Dear PoPville – DCHA renovated home sits empty for 3 years

1334 Irving St. 004

“Dear PoPville,

Why has this house 1334 Irving St. NW (in very desirable Columbia Heights) sat empty for 3 years?

It was renovated by DCHA with HUD funds, supposedly to be sold to low/moderate income DC residents through a homeowership program.

I first contacted Jim Graham about it on Marcy 30, 2011.

Dear Mr. Graham,

Could you please find out what DCHA is doing with the property at 1334 Irving St. NW? There is a sign out front proclaiming a joint project with the “Greening Initiative” and it is currently being gutted and renovated. I spoke to a person working on the renovation who said it will be 2 apartments, but didn’t know anything more.

There is nothing on the DCHA website about this project. Nearby residents would like to know what the plans are for this property.

He forwarded the email to DCHA, with no reply. I emailed again on July 7, 2011, which Graham again forwarded. We received a reply on July 12, 2011 from DCHA.

We received stimulus funding from HUD to repair several scattered site units. The repairs to this address is a part of that effort. The plan for this unit is to sell it to a low/moderate income family participating in DCHA’s Homeownership program.

Adrianne Todman
Executive Director, D.C. Housing Authority

But the place continues to sit empty. My last inquiry was January 6, 2014 and I have again received no reply from either Jim Graham’s office or DCHA.

With so much need for affordable housing it seems criminal to see these two apartments sit empty for 3 years.”

29 Comment

  • this is why looking to government intervention to ‘solve’ the affordable housing ‘problem’ is so futile.

    a private developer would have turned this in to 4, smaller, affordable condo units perfect for young families and workers such as police officers and teachers. instead, it languishes, no doubt awaiting the payment of various bribes and campaign contributions.

    • Sorry – you couldn’t be more wrong. A private developer would have turned this into 4 condos selling for $700,000.00 each, as they did across the street at 1341 Irving St.

      I would actually love to see nurses-bus drivers-small business owners able to buy a home here.

      • While it’s nice to think about teachers and police officers buying condos a block and change away from the Metro, if you want to help local businesses you need to let the market take its course. This land is simply to valuable to relegate to affordable housing only.

        • Affordable housing basically rewards line-standing at the expense of poor people who are not as good at line-standing (or as lucky in a lottery system), and at the expense of taxpayers. Most of the solution to the lack of affordable housing should be to make it easy for developers to build as many units as possible – so that increased supply eventually brings down price.

          Recognizing that may not be enough to create mixed neighborhoods in all cases (and recognizing the value of mixed neighborhoods), maybe there needs to be a role for affordable housing too. But we should try every other reasonable solution first – affordable housing is a very bad idea that works out very poorly, and is really only worth it if it is absolutely the only way to create diverse neighborhoods.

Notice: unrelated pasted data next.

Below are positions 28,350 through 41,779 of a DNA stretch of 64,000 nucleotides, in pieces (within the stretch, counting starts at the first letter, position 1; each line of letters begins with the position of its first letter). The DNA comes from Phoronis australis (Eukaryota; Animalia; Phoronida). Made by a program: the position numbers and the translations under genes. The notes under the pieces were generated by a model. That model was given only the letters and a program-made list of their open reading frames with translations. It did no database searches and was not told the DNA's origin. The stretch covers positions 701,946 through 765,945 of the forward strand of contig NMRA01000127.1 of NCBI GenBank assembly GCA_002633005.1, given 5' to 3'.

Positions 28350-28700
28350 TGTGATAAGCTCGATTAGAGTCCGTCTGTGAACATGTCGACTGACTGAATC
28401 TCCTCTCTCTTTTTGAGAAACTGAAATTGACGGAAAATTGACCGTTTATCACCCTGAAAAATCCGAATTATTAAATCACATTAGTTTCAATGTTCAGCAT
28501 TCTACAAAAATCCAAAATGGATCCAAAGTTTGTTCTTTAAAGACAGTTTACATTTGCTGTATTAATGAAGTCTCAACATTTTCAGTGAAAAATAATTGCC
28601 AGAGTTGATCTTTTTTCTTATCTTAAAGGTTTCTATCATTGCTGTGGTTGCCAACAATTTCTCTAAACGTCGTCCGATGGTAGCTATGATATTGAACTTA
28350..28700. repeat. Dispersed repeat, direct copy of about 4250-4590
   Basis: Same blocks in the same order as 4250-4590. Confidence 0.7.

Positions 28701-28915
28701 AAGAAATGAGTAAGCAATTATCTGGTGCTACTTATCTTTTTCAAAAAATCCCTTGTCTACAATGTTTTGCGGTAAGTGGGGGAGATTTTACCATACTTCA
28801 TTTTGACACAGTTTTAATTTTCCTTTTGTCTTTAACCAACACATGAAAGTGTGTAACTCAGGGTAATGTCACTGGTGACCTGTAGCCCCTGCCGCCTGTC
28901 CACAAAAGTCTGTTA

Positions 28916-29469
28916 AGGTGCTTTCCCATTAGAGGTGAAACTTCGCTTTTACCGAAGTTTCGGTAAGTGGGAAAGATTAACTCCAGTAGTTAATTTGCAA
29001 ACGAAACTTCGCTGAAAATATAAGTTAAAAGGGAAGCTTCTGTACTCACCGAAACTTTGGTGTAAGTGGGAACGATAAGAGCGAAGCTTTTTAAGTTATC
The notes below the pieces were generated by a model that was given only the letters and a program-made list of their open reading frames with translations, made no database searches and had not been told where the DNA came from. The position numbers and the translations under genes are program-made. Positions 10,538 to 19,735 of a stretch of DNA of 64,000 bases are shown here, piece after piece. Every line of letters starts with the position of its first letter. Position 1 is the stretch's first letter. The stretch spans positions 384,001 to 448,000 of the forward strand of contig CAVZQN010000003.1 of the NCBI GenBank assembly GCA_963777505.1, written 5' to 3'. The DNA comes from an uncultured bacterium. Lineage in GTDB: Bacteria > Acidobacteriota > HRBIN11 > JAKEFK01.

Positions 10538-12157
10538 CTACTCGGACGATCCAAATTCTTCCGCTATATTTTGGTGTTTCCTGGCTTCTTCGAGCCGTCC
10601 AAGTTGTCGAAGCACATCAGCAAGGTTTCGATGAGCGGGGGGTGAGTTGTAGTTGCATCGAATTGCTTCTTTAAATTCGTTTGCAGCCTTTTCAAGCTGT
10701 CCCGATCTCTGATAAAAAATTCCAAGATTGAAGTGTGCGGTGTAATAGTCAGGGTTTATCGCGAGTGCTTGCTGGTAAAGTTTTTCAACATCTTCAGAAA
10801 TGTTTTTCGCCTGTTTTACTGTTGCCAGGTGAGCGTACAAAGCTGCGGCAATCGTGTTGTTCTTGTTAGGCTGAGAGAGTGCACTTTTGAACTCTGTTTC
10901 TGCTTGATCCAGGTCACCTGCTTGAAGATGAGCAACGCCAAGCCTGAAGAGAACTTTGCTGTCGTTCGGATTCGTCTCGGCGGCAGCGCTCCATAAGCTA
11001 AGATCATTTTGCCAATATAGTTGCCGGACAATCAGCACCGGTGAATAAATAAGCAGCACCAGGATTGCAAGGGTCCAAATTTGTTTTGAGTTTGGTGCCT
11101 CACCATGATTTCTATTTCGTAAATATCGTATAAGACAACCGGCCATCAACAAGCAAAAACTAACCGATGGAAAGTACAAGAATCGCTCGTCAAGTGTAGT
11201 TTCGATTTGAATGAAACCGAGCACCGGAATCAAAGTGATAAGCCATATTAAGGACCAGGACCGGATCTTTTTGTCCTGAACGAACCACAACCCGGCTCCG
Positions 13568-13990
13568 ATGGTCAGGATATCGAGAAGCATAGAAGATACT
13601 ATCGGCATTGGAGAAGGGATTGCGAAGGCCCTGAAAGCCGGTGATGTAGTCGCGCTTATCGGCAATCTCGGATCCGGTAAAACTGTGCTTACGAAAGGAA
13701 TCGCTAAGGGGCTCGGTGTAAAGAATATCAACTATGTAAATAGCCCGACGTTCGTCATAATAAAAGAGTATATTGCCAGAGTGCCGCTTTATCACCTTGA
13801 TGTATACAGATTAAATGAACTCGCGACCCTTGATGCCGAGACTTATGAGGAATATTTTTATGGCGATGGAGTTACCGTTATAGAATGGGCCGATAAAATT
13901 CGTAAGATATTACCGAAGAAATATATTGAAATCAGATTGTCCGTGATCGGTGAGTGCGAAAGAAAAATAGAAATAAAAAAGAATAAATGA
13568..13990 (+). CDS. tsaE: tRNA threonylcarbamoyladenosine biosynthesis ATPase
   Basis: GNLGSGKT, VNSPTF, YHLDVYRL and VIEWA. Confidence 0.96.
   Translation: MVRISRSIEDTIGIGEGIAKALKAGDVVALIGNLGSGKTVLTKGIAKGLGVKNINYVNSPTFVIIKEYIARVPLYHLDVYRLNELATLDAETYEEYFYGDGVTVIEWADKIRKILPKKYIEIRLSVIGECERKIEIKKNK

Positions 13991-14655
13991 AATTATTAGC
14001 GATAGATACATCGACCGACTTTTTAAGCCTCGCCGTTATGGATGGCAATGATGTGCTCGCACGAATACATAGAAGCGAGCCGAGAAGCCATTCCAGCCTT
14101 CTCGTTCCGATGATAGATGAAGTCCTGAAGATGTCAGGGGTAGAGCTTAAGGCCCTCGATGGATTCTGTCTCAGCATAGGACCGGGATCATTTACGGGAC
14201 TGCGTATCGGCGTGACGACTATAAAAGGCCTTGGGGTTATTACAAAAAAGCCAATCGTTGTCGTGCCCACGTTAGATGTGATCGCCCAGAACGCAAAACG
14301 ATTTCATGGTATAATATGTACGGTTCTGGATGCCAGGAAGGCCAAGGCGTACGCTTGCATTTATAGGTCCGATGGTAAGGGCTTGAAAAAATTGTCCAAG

Also, we should really make it more possible to evict non-paying tenants in this town. It’s absurd how difficult it is to do so, and it drives good landlords out of the market. The net effect is to reward slumlords (those who bribe officials and intimidate their under-educated, under-represented tenants) by limiting supply and thus driving up rental prices, and also to reward bad tenants (those who abuse tenants rights to stay in units they are not paying for). Of course good tenants (those who actually pay rent) are thus hurt by higher rental prices.

          • You are so right. The affordable housing issues could have an easy fix if DC wouldn’t make it such a scary thing to be a landlord. I know people who actively have rentals on the market and get calls from people asking do they take section 8 and they flat out say “No”. To many times you hear of horror stories about people getting in working the system and staying for years for free. Most landlords I know run tenants through enough of a background check that they should get security clearances afterwards. If the city would make the playing field more equal for landlords and tenants a lot of housing would open up to people who need it.

        • How much of your salary are you ready to give up for the “welfare of your fellow man?” If I can get $1,500.00 for a market rental, why should I take $1,200.00?

      • Sorry – you couldn’t be more wrong. A private developer would have torn the block down and put a high rise up increasing inventory and lowering prices.

        Height restrictions, historical restrictions, zoning etc all keep housing prices in DC artificially inflated. I get it – people like DC the way it is but you can’t complain about the resulting housing prices too.

    • Well the property is only 3000 square feet so if they broke it up into 4 units then each unit would only be 700-725 square feet and would consequently sell for $400,000+, far too much for the average police officer or teacher, and probably too small for a young family, but perfect for a young single lawyer.

      • Where did you get that square ft. number? I live on that street in a similar house and you could easily do 4 spacious 1 bedroom apts. or 3 great 2 bedrooms.

      • No – they’d rip the back off and pop the house out to the maximum allowable lot coverage. Redfin says it’s 3,050 square feet on a 2900 square foot lot, so figure that the building footprint is only ~35% of the lot size. Not sure what the zoning is but in a lot of rowhouse neighborhoods you can build to 60% lot coverage as of right, so that would get you an additional 700 or so square feet of room per floor. Add in the basement, and you’re easily looking at 1500 sqare feet a unit (you forgot that the basement wasn’t counted in the square foot and that’ll certainly be it’s own unit).

    • A developer would not have, because there is no sense in that. A developer is for profit. Affordable housing is not a for-profit business in DC, especially in that area.

      Personally, I think that the main problems with DC”s private affordable housing plan are: